That did it for Dagan. She said she felt she wanted to get away to somewhere more peaceful, but that wasn’t too far away from her beloved Jerusalem. Bianchini – named after Angelo Levi Bianchini, a Jewish Italian naval officer with Moroccan roots who came to pre-state Palestine in 1918 – was the ideal choice for her. It began life in 2002, and Dagan has been deftly expanding the business ever since.
Then there’s the Dead Sea beach, just a short work away, complete with loungers, chairs, shade and deliciously slimy mud right by the lapping waters. Just pick it up and slap it on, then repose on the gently bobbing buoyant water.
There is a sense of history about the area too. We were taken to see the West Bank Salt Company plant a few kilometers to the north, currently overseen by Othman Hallak. Hallak’s family started the facility in 1960, and has been producing iodine-rich salt, for domestic and industrial use, ever since.
A little further up the road we popped into Qasr al-Yahud. The name translates as “Palace of the Jews” and is a sacred spot for Jews and Christians alike. If you ignore the fact that the water level has dropped around four meters in the past six years, you can enjoy the spectacle of the reed-rich part of the Jordan River, which serves as an official baptism site.
It was there, according to Christian tradition, that John the Baptist baptized Jesus, while the Jewish significance stems from the belief that the Israelites crossed into the Promised Land there, and that Elijah the Prophet ascended to heaven from the same place. Should you wish, you can chance a wave at the Jordanian soldiers, stationed on the other bank of the narrow waterway. I did, and I got a wave back.
Nearby Deir Hajla is also well worth a visit. The Greek Orthodox monastery, complete with impressive mosaics and wall paintings, started life there in the fifth century. It is a surprisingly verdant and naturally polychromic spot, fed by a spring.
Possibly the most moving, and intriguing, slot on the press tour was a visit to the Balm of Gilead Farm run by Guy Erlich. Erlich is an amiable character who comes across as enthused in the extreme by his work. The venture also goes by the highly evocative subtitle of “Biblical Agriculture Revived,” which basically spells out what Erlich’s pioneering enterprise is all about.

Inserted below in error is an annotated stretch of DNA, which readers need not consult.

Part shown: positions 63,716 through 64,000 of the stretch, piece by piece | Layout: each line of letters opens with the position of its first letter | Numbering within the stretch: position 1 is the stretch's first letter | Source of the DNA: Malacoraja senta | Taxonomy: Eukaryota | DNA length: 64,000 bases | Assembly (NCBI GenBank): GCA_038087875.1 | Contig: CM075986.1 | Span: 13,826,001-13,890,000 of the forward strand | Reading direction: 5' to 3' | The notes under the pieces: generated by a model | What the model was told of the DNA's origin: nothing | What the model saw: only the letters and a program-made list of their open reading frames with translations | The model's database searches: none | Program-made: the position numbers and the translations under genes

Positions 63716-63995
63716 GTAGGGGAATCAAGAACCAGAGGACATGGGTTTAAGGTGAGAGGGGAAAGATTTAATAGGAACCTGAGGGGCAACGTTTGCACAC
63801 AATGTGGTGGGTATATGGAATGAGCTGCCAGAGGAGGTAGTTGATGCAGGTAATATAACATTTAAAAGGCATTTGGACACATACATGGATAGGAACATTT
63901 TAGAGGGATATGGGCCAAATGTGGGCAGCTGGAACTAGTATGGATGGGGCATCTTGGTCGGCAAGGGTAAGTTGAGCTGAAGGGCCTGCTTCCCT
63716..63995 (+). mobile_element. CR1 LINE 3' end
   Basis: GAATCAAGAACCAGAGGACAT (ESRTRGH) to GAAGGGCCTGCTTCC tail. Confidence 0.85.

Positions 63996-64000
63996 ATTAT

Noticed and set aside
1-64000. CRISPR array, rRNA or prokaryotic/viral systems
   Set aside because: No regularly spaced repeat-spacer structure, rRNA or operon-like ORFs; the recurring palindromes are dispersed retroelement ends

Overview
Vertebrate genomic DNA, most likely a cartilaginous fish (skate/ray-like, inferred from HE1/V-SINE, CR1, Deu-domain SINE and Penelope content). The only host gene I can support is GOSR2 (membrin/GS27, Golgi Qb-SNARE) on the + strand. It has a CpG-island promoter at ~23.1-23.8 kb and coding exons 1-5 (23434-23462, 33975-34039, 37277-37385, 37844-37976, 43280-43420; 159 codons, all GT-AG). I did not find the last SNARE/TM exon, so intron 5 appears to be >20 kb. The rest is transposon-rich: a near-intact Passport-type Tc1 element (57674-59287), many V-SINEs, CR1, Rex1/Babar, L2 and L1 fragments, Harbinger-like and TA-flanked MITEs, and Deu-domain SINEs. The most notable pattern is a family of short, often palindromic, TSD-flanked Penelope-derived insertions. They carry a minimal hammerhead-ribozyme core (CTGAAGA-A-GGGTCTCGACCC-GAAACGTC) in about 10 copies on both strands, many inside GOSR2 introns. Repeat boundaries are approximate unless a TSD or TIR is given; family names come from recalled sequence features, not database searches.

His patch of the Judean Desert sports several hectares of trees, some of which are unique anywhere in the world. As Erlich explained to us, what we know as persimmon, the sweet juicy orange fruit, was originally used for a very different plant. It was prized as one of the ingredients of oil used for anointing purposes in the Second Temple.
Erlich also lovingly nurtures various other biblical plants, such as myrrh and frankincense, used as incense in the Temple. Erlich notes that the “ancient plants I am reviving here were once the main economic staple of the ancient Hebrews of the Jericho Valley – our ancestors. I have taken it upon myself to make it happen.” Erlich is a captivating character, and his little farm is well worth a visit.
There are, of course, plenty of other reasons to make the short trip eastwards, down to the lowest spot on Earth, including Ein Gedi, Masada and the Qumran caves whence the Dead Sea Scrolls came, and plenty in the way of trekking and mountain biking fun, to say the least.The writer was a guest of Bianchini Holiday Village.
For more information: www.biankini.com, www.balmofgileadfarm.com, www.dead-sea.org.il